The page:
Monday, November 4, 2013

Herbalife (HLF) - When a Stock Price is Not a Measure of Valuation, but a Measure of Gambler's Appetite

HLF is trading $62.03, down 1.7% with IV30™ roaring up 20.6%. The Symbol Summary is included below.

Provided by Livevol

Herbalife Ltd. is a global network marketing company that sells weight management, nutritional supplements, energy, sports and fitness products and personal care products through a network of approximately 2.7 million independent distributors, except in China, where the Company sells its products through retail stores.

This is a vol and stock note in one of the most interesting companies around.  This is a firm that has endured some of the most open claims of impropriety (and just fraud) I have ever seen and some very open discussions from huge investors of massive short positions taken in the stock.  If you don't know the full story, here are a few articles to read:

1. Why Bill Ackman Is Wrong on Herbalife

2. Will Herbalife Earnings Finally End the Ackman-Icahn Wars?

3. Investor Cuts Risk of Short on Herbalife

4. Ackman Stands by Herbalife Pyramid Claim as He Reduces Short

Some snippets:

“We have not learned any facts that are inconsistent with our belief that the Company is a pyramid scheme that engages in unlawful and deceptive marketing practices,” Ackman wrote. “In fact, there have been a number of materially positive developments that increase the likelihood of regulatory intervention and the Company’s closure.”

Herbalife has repeatedly denied Ackman’s allegations and Barb Henderson, a company spokeswoman, today declined to comment on the letter.

Ackman has accused Herbalife of swindling unsophisticated consumers with false get-rich promises using overpriced products that hide a pyramid scheme. He has urged U.S. regulators, elected officials and community activists to help shut it down.
Source: 4

Hopefully Ackman will explain how a “pyramid scheme” lasts 32 years without an army of disabused and dispossessed latecomers to the party clamoring for refunds. Hopefully he accounts for the fact that net cash from operations went from $271 million in 2007 to $509 million four years later. Perhaps he’ll note that sales are set to rise another 17% this year, after a 26% leap in 2011. Or that Herbalife allows distributors to return unsold product for up to a year, and that returns have accounted for less than 0.5% of sales in recent years.

If he can reconcile these audited results with his suspicions, more power to him. Otherwise Occam’s razor points to more “Look at Me!” self-promotion of the sort that’s made so much money for Einhorn, Ackman, Carl Icahn and other titans of speculation who can induce a desired result simply by attaching their name to it.
Source: 1

Herbalife has drawn huge amounts of controversy for a long time, as its multilevel marketing business has Ackman and others accusing it of being a pyramid scheme. Yet, from a fundamental standpoint, the industry has been highly successful. Nu Skin rode success in China to strong earnings earlier this week, and USANA also reported solid results, albeit with negative guidance. The big question for Herbalife investors is whether the Ackman-Icahn battle will continue overshadowing Herbalife's fundamentals. Let's take an early look at what's been happening with Herbalife over the past quarter, and what we're likely to see in its report.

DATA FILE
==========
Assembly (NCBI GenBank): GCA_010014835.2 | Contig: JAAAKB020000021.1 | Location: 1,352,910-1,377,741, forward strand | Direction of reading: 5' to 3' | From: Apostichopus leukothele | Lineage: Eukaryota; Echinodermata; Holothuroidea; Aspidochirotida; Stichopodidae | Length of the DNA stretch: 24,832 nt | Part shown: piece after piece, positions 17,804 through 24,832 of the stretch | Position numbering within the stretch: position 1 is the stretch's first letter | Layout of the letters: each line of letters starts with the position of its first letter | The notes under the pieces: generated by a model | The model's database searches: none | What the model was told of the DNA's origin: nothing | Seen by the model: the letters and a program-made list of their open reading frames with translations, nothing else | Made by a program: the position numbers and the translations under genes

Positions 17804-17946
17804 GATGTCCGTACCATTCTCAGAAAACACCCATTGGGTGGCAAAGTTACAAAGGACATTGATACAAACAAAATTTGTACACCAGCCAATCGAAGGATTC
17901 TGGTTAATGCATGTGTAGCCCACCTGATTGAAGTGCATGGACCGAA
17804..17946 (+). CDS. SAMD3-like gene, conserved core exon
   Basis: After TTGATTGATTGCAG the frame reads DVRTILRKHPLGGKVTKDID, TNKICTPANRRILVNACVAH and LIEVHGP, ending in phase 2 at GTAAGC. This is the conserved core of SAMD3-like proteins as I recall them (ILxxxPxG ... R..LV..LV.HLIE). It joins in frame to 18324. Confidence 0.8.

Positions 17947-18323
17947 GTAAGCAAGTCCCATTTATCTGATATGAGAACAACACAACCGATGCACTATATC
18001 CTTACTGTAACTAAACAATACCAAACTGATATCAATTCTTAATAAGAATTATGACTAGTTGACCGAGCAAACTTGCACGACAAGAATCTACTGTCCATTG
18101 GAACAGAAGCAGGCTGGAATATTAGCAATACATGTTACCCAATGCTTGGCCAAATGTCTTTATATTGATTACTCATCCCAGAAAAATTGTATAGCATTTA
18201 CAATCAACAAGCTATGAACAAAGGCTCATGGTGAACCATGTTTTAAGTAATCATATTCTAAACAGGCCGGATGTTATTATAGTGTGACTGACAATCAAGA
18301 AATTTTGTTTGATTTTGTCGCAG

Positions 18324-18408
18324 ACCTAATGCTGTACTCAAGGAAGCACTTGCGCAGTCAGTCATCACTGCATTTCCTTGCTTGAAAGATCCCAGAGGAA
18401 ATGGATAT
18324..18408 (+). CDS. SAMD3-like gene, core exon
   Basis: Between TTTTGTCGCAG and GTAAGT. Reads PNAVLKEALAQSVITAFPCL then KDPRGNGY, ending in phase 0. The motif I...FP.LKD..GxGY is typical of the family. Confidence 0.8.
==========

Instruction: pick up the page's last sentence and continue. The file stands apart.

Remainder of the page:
Source: 2

Activist hedge-fund manager William Ackman has restructured his big bet against Herbalife Ltd. to protect against further paper losses, he told investors in a new letter Wednesday.

Mr. Ackman said he wanted to mitigate his firm's risks while still providing for big gains if Herbalife shares decline within the near future, as he expects.

"In recent weeks we have restructured the position by reducing our short equity position by more than 40% and replacing it with long-term derivatives, principally over-the-counter put options," he wrote in the letter, dated Oct. 2.

Mr. Ackman, head of Pershing Square Capital Management LP, publicly alleged that Herbalife was a pyramid scheme last year and announced a $1 billion short bet against the company.

Although Herbalife, a nutritional-supplement maker, saw its shares dip after Mr. Ackman's broadside, it has been one of the strongest gainers in the stock market this year. The Wall Street Journal reported last month that Mr. Ackman's losses on the bet were more than $300 million.
Source 3

So there you have literally a tiny taste of that is going on with HLF, Ackman and Icahn. But there is a big event that everyone is awaiting, and this is restatement of HLF financials. but even that is murky as to timing. Here is a snippet from yet another source:

Herbalife hired PricewaterhouseCooper to re-audit its statements after its previous auditor KPMG had to resign in the wake of an insider-trading scandal. The company said back in July that it expects the process to be completed by the end of the year, but some analysts hoped that the results will be announced earlier. Now the company's CFO cautions investors that they may have to wait a bit longer:

Source: Seeking Alpha via yahoo! Finance Herbalife At A Standstill , written by Andrei Volgin.